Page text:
It manifests again and again in Penny’s thoughts and conversational asides. So believably human, she’s a middle-aged woman struggling to look as chic and slim as the French women around her. She’s a mom whose adult step-kids can sometimes be annoying and a talented musician who knows her limits when it comes to practicing and performing. Penny moves through the world with sharp, self-deprecating prose. We get her observations about the absurd, about how envious she can be, how awkward she can be, all while we readers learn how elegant and relaxed and forgiving she truly is.
If you’re looking for a light fun mystery to read this summer, check out Death in Avignon. There’s nothing too disturbing, too upsetting, or too intense. But that’s the beauty of it. It’s an intriguing yet breezy novel that will put a smile on your face before you fall asleep at night.
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Deborah Lawrenson is a versatile author who can write humor, mystery, historical fiction, and even espionage. She specializes in secrets, lacing her stories with clues and danger that keeps readers turning pages and asking questions. Her first novels dealt in satire, Hot Gossip, Idol Chatter, and The Moonbathers, before she tackled more serious subjects like World War II and familial relationships in The Art of Falling and 300 Days of Sun. The Lantern is a wonderful retelling of Daphne du Maurier’s Rebecca, only set in the south of France. Her latest, Death in Provence, takes readers on a fun mystery romp. It features a divorced woman who buys a dream house in the French countryside but ends up investigating a murder. We chatted about Deborah’s early writing work, the highs and lows of publishing, her house in Provence, and what it’s like to collaborate with a spouse.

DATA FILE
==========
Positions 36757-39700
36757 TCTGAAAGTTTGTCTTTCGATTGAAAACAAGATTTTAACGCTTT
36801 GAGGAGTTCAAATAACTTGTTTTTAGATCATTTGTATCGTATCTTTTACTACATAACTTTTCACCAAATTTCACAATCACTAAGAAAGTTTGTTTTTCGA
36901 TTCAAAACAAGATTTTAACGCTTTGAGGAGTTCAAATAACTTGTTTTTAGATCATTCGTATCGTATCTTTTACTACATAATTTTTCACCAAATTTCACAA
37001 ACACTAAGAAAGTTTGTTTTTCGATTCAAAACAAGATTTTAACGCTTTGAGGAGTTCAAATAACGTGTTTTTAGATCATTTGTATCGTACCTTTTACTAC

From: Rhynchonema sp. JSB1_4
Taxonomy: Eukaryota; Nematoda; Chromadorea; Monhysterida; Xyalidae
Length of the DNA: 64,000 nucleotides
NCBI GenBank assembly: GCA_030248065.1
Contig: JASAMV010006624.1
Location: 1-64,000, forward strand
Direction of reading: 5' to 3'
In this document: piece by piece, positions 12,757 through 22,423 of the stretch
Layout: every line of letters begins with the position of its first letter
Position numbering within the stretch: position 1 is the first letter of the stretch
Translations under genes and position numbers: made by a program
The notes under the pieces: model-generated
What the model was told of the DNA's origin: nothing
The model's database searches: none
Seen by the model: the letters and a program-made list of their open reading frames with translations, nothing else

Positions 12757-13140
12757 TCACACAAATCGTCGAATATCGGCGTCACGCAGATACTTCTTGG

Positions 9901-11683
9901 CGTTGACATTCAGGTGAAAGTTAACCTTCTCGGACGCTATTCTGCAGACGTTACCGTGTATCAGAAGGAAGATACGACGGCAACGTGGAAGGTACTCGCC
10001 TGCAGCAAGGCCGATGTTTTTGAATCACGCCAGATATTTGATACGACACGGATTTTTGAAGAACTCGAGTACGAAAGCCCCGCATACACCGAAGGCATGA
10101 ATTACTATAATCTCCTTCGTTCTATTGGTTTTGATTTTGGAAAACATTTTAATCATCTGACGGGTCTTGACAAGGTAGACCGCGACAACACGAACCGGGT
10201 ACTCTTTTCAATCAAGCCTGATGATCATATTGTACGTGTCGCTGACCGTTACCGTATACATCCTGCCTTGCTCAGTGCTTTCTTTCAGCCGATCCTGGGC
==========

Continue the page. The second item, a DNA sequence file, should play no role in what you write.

You started out as a journalist. Can you tell us how and why you transitioned from that to becoming a fiction writer?
The journalism, fun and fascinating as it was, was always the means to an end for me. I started out wanting to write books but knew I would have to get some experience and make some contacts first. My first novel was a shameless plundering of my experiences working on Fleet Street’s most famous gossip column, which I knew had a built-in marketing angle. In retrospect it all looks ridiculously easy: I had an agent and a publishing deal very quickly. But of course, it didn’t feel like that in the four months of waiting, when I had no idea of the realities of publishing.
You’ve also written satirical novels. I’d love to write humor but it seems difficult. Any thoughts on writing humor?
Editing is crucial. Write what makes you laugh – then be brutal with what you’ve written. Polish, polish and polish some more until it reads newly-minted and fresh. If you’re writing dialogue, make it snappy and above all, credible. The reader needs to “hear” the words pop off the page. Try to surprise and delight.
The Art of Falling seems like it was your breakout novel, at least in the UK, and it took you years to research and write. Then, after some false starts, you finally self-published it. It was a huge success. How was that journey and do you recommend self-publishing as a way for writers to start out?
At the time, it seemed the worst thing that had happened in my career, when my literary agent didn’t like it. I had put everything I had into that novel, alongside being a fairly new mother. I thought big and found a new agent, one of London’s finest, but though she loved it, after a year she couldn’t get a deal for me. The question then was, did I give up or did I try harder, on my own?
I tried harder. I had the novel professionally edited, and was heartened when the (very experienced) editor I chose said that she couldn’t understand why it hadn’t been taken up. I decided to self-publish, using a company that was producing good quality independent books, Troubador. They did all the work but allowed me to package The Art of Falling as published by a tiny new firm, Stamp. I commissioned my own expensive cover because I wanted the book to look like a mainstream-published literary novel.